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Nasdaq Surges 4.3% as Buyers Rush at Techs

Markets: Many Internet, entertainment stocks benefit amid expectations of a round of Net-media mergers. Dow rises 49.

January 11, 2000|WALTER HAMILTON | TIMES STAFF WRITER

The Nasdaq Stock Market continued to resurge Monday as investors rushed into a range of semiconductor, networking and biotech stocks on the heels of their strong recoveries late last week.

America Online's surprise proposed deal for Time Warner sent investors scurrying into Internet and entertainment stocks amid predictions of more marriages between richly priced Internet giants and old-line media and publishing companies.

But Nasdaq's 167.05-point, 4.3% rise, its biggest point gain and ninth-best percentage advance, was broader than that. Following its 155-point spurt Friday, investors who had held off buying tech stocks during their downturn last week rushed in Monday as they feared prices would get ahead of them.

In semiconductors, for example, Novellus Systems leaped $13.69 to $138.56, KLA-Tencor bolted $11.25 to $116.56, and Linear Technology rose $4.94 to $86.94. In software, Oracle jumped $12.38 to $115.75, and in biotech, Amgen advanced $4.13 to $72.13.

Many of the non-tech stocks that moved up last week, such as drugs, financials and utilities, lagged Monday. But market watchers said that was expected given that tech news dominated the day, and was not a sign that the resurgence of cyclicals will be short-lived.

Market watchers were encouraged that the number of advancing stocks outpaced that of decliners by 18 to 13 on the New York Stock Exchange and by 13 to 8 on Nasdaq, continuing last week's positive trend.

The leaders this year "are still going to be high tech and communications and the Internet, but not at the expense of everything else," said Alfred Goldman, chief market strategist at A.G. Edwards. "Investors have been going back to basic Americana. I don't think it's a one-time shot."

Nasdaq ended at 4,049.67, still shy of its record close of 4,131.15 set Jan. 3. The market notched its third-largest trading volume of more than 1.7 billion shares.

The Dow Jones industrial average rose 49.64 points, or 0.4%, thanks to big gains in its tech contingent, led by Intel, Hewlett-Packard and IBM. The Standard & Poor's 500 climbed 1.1%.

Foreign stock markets also rallied strongly, with Mexico and Canada reaching new highs, and with a range of European and Asian bourses seeing broad gains.

On the negative side, bond yields rose back near their highest levels in 28 months as investors worried that the Federal Reserve is likely to boost short-term interest rates several times in the next few months in an effort to slow inflation. The yield on the 30-year Treasury bond climbed to 6.59%, up from 6.54% on Friday.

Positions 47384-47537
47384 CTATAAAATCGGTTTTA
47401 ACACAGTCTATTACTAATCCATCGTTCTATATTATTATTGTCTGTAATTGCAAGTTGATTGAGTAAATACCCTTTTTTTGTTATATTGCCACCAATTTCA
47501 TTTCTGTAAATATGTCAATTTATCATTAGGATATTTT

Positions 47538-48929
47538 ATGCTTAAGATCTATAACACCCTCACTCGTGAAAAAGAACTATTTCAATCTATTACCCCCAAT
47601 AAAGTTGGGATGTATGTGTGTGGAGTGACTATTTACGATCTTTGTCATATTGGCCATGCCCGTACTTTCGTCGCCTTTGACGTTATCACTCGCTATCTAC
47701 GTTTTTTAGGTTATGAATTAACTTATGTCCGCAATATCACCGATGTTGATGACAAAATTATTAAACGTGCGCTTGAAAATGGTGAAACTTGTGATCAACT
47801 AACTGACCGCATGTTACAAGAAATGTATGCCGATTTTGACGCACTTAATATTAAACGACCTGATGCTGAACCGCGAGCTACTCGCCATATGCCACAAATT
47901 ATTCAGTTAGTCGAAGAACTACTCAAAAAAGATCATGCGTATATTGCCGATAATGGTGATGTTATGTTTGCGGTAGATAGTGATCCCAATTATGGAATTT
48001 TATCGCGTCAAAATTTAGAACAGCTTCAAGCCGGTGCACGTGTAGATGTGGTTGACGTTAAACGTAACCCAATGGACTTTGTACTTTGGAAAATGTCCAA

If there was any doubt remaining after Friday's 4.2% romp in the Nasdaq, Monday's advance clearly showed that last week's three-day tech sell-off had run its course. On an intra-day basis, the Nasdaq slipped 11.5% from top to bottom last week, surpassing the 10% mark that's commonly defined as a correction. But experts hesitated to use that term because of the speed of the turnaround.

Hedge funds accounted for the bulk of last week's selling, and individuals largely held their shares and mutual funds sought to buy on weakness, said Scott Bleier, chief investment strategist at Prime Charter Ltd., a New York investment bank. He thinks the market could consolidate in the short term, but believes tech will have another strong showing this year because investors are continuing to throw money at the sector.

"I know plenty of people who are dying for another dip because they haven't put all their money to work," Bleier said.

In recent years, experts said, tech stocks have been strongest from November through January, solid from February through April, then weakened in the summer, experts said.

In NYSE trading, AOL slipped $1.13 to $72.63, and Time Warner leaped $27.50 to $92.25.

A host of entertainment conglomerates--including Walt Disney, CBS, Fox Entertainment Group and Seagram--jumped sharply in the hope that other deals will follow. Likewise, some Internet stocks surged on the perception that the deal validates the idea that Net companies are a potent economic force.

"The virtual world is getting more and more expensive [in market value], and the real world is getting cheap, to the point where the virtual world is sensing value in the real world and is buying it," Bleier said.

Of the gains among entertainment companies, Disney rocketed $4.75, or 15%, to $35.88. Seagram added $5.38 to $54, Fox tacked on $2.50 to $24.75 and CBS spurted $4.38 to $62.38.

Because of Time Warner's large cable TV franchise, cable stocks also rallied. Cox Communications bolted $6.31 to $51.50, Cablevision Systems darted $7.50 to $81.75 and Comcast climbed $5.44 to $47.81.

Among Internet names, Yahoo jumped $28.81 to $436.06, Lycos advanced $9 to $79.75 and CMGI rocketed $31.50 to $306.50. Shares of TiVo, which is developing an interactive TV service with AOL, jumped $21.13, or 42%, to $71.50.

Other highlights included:

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